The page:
This 5774 Yom Kippur sermon was delivered at the Kesher Reform service at Columbia/Barnard Hillel. I had recently learned about a concept in evolutionary theory called "punctuated equilibria," which describes change as occurring "rarely and rapidly" rather than gradually over time. I developed this theme into a sermon about the big changes that confront us from time to time, drawing examples from my personal life as well as the stories of others, both famous and everyday.
My 5774 Rosh Hashanah sermon was delivered at the Kesher service of Columbia/Barnard Hillel. My theme was parent-child relationships as piqued by the High Holy Days. In particular, I note the jarring juxtaposition of Avinu Malkeinu (Our Father, Our King), which asks us to appeal to God's loving parental instincts, with the Akeidah (the Binding of Isaac), which illustrates the painful reality that sometimes, the parent-child relationship goes terribly wrong. In exploring the healing message of the High Holy Days as well as the limits of our ability to apologize or forgive, we may find strength in God and in ourselves to strengthen the parent-child relationships in our own lives.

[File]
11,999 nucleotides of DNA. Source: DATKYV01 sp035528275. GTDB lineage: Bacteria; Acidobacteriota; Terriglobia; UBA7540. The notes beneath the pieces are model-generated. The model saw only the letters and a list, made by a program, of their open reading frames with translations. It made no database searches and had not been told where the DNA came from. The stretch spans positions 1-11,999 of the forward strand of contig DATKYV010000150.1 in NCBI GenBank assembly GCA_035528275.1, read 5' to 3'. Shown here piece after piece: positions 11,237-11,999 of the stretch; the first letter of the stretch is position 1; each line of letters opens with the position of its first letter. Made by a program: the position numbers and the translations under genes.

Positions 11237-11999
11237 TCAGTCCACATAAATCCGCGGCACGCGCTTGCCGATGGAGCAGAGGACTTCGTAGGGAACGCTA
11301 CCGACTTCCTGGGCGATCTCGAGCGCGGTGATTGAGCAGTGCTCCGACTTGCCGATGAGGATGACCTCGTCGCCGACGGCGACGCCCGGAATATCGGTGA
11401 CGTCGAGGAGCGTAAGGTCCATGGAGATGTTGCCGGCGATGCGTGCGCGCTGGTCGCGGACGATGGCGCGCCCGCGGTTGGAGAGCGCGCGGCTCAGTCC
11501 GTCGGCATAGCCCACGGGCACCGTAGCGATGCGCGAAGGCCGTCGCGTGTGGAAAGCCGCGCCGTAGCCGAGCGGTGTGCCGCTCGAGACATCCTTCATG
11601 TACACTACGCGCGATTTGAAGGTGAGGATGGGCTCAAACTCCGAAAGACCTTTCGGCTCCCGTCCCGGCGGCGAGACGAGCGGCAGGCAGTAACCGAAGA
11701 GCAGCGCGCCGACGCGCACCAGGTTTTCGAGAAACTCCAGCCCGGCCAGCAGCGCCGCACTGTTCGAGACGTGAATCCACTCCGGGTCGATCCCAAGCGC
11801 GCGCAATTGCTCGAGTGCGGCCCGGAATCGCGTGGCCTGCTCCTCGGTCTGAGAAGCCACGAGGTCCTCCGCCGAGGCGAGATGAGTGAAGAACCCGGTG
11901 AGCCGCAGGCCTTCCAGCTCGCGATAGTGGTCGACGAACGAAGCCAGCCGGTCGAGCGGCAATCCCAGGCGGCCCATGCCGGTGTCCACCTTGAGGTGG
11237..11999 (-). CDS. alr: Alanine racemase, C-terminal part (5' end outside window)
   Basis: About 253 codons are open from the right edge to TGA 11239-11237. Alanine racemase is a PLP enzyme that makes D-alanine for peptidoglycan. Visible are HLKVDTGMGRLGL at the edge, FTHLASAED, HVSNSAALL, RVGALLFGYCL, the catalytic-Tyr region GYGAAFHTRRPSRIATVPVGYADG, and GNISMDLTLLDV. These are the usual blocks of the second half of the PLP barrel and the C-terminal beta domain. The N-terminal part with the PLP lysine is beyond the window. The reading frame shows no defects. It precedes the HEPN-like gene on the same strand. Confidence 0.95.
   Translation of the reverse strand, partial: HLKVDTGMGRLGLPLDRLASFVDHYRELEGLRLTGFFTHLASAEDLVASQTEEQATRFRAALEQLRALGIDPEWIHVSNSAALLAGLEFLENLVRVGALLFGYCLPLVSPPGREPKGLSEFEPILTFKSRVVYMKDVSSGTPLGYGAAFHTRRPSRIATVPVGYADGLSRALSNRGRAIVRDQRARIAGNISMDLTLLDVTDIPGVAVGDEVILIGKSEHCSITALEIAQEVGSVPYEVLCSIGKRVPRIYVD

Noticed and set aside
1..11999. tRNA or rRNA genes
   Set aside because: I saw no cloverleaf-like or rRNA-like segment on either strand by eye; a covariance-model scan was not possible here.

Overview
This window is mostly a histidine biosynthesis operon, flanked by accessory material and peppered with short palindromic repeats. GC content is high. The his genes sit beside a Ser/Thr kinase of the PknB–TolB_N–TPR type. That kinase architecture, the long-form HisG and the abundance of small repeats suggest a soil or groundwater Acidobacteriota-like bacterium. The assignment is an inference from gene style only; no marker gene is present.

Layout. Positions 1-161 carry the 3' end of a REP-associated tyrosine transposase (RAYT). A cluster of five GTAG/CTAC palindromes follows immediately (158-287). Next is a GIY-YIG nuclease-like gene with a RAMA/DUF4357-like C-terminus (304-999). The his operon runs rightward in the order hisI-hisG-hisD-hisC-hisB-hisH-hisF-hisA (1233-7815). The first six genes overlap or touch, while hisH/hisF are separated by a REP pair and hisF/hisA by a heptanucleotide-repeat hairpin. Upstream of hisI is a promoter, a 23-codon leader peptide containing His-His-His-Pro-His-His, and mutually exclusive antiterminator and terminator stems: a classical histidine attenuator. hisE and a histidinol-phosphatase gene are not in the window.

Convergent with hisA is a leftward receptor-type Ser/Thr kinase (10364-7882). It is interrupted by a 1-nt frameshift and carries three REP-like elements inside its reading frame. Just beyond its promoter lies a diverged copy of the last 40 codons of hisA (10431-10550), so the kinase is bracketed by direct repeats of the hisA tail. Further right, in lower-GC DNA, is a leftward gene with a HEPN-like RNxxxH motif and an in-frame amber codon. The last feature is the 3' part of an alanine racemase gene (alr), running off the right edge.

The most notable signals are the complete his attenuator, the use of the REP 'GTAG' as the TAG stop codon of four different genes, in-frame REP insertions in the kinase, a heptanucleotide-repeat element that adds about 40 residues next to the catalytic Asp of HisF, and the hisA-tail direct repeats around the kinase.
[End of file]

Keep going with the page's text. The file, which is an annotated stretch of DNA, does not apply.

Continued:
“To be effective, the preacher's message must be alive; it must alarm, arouse, challenge; it must be God's present voice to a particular people.”